If the file is not present, verify that the content in the token.xml file is correct. You can check the Knox gateway logs for error information.

  9. Log in to each additional cluster used with DPS and repeat Step 5 (create a token.xml file) through Step 8 (verify copy of the file).

Next Steps

Configure Ranger to Restrict Access to DPS

More Information

Add Host Entries to the /etc/hosts File on the Container

Defining Cluster Topologies

Overview of Knox Integration with DPS

Security guide, Defining Cluster Topologies

Configure Ranger to Restrict Access to DPS

You must configure a Ranger policy for the new Knox topology, in order to restrict access to only authorized users of DPS.

  1. Navigate to the Ranger UI.

  2. Click Access Manager, and then click the Knox repository link (<cluster-name>_knox).

    <cluster-name> Policies.

  3. Click Add New Policy, and then enter the following values:

    Policy TypeAccess
    Knox Topologytoken
    Knox Service*
  4. Enter groups or user names in Select Group or Select User.

  5. Optional: Under Policy Conditions click Add Condition and enter the IP addresses of the DPS host.

    This adds an IP-based filter to ensure that only known DPS Core hosts can access cluster services through the token topology.

  6. Under Permissions, click Add Permission and select Allow.

Overview of Knox Integration with DPS

DPS enables multi-cluster data management and monitoring capabilities using several different services, such as DLM and DSS, that plug into the DPS Platform. In addition, DPS Platform provides a set of functions for all of the services that plug into DPS. This set of functions includes centralized authentication, HDP cluster registration and service endpoint discovery, and communication to data lake (cluster) services. Knox provides users and services with simplified and consistent access to clusters, data, and other services.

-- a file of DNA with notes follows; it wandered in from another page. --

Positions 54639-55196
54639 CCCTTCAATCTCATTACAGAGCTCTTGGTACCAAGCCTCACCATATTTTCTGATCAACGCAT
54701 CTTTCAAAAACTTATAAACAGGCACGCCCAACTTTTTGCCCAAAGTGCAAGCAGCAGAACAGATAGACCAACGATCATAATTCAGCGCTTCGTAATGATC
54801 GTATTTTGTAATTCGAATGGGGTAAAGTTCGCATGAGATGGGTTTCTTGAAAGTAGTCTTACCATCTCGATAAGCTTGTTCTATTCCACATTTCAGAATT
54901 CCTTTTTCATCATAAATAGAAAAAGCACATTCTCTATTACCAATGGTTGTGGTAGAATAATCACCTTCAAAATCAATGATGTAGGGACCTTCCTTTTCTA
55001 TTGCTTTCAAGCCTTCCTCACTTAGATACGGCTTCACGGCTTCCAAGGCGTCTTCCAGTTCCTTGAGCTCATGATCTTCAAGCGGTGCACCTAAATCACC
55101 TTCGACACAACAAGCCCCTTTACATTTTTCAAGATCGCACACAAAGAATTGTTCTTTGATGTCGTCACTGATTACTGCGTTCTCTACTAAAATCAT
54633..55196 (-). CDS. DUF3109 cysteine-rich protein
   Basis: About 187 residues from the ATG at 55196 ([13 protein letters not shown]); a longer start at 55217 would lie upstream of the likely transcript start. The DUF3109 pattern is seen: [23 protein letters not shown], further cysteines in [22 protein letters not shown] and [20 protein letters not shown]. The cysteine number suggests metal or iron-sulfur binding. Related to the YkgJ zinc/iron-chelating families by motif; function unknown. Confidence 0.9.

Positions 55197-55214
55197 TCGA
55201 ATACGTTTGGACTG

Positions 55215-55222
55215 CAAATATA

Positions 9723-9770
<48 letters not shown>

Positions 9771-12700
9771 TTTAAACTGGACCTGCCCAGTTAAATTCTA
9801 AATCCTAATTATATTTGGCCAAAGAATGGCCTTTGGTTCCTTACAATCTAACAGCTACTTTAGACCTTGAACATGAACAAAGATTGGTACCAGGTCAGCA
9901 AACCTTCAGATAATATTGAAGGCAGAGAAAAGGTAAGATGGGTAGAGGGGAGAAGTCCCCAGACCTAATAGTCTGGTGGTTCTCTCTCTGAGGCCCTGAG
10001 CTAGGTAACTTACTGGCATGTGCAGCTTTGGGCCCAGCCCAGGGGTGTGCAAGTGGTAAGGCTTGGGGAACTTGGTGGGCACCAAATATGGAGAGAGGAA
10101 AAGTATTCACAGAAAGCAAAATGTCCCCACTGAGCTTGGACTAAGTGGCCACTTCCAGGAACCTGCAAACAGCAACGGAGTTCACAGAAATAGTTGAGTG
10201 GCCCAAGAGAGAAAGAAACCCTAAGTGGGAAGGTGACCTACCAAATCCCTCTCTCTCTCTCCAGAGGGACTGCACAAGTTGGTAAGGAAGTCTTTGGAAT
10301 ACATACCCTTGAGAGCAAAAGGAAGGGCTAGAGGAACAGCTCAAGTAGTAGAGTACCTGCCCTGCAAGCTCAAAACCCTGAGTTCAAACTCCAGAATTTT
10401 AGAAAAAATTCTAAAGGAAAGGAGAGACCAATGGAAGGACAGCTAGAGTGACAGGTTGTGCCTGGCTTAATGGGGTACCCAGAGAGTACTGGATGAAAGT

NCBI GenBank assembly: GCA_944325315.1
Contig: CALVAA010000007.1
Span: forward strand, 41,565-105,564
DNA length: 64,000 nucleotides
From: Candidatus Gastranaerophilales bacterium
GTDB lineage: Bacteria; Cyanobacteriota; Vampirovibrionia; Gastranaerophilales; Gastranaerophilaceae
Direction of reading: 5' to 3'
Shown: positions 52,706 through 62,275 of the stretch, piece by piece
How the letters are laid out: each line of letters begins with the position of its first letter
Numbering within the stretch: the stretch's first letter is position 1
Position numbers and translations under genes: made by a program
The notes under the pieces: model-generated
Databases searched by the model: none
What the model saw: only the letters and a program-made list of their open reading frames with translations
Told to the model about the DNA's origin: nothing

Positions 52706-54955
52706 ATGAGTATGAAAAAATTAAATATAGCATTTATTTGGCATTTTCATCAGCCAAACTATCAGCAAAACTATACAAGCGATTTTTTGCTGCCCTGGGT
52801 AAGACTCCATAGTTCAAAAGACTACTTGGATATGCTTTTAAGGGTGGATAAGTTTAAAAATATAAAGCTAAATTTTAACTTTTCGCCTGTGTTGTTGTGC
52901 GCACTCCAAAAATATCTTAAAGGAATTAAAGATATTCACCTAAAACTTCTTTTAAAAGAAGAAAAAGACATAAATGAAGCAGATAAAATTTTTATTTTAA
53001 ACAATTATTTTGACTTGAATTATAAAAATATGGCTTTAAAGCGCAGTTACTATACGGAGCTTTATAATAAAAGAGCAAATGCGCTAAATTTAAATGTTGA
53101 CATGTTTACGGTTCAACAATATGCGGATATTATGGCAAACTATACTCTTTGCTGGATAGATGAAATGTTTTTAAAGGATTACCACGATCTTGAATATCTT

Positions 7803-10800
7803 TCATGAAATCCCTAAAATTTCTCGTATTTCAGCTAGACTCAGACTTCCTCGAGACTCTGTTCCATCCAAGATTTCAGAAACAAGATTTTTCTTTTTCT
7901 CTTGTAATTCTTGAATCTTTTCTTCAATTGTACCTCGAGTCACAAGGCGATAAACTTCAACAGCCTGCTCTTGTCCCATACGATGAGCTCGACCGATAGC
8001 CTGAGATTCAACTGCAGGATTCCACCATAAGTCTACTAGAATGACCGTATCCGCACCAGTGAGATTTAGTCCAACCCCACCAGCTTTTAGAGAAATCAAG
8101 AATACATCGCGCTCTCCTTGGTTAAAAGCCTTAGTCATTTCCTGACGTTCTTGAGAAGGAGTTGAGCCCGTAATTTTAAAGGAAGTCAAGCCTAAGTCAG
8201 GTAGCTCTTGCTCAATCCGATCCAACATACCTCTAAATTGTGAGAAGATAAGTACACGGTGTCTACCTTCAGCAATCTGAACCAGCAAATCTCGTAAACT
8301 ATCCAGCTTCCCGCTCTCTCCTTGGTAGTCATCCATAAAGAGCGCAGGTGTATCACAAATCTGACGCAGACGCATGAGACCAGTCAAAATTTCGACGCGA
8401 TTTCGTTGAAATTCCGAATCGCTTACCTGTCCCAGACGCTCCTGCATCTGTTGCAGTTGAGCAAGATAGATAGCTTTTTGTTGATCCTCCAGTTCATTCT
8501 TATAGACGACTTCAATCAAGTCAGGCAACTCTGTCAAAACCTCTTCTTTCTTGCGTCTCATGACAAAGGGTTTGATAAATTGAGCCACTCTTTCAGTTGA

DPS authenticates users against a centralized identity provider in the organization, such as an LDAP or AD store. Knox ensures that those users and services are authorized to perform specific actions on the respective clusters, and propagates the identity of the user or service from DPS to the cluster services. DPS services include a deployment of Knox that is independent of all HDP clusters.

DPS and associated clusters can be in different domains, so DPS KnoxSSO cookies must be exchanged for KnoxToken responses that contain tokens. The tokens can subsequently be used as cookies for API calls to the services (Ambari, Ranger, Atlas) that accept SSO cookies but do not support trusted proxy access.

After Knox SSO configuration is completed successfully, when you log into DPS Platform, you are redirected to a Knox login screen. After you have successfully logged in through Knox, you are redirected to the URL of the SSO-enabled DPS Platform service.


Whatever URL you use the first time you log in is the URL you must continue to use, or log-in fails. For example, if you use the IP address of the DPS host first to log in, then you will not be able to log in using the FQDN of the DPS host later, and vice versa.

This is because Knox supports a whitelist of URLs to which it can validly redirect. DPS Platform automatically sets the whitelisted URL as the URL first used to access DPS. Typically, the host name is used for the URL, because using the host name simplifies administrative activities, such as replacing hardware.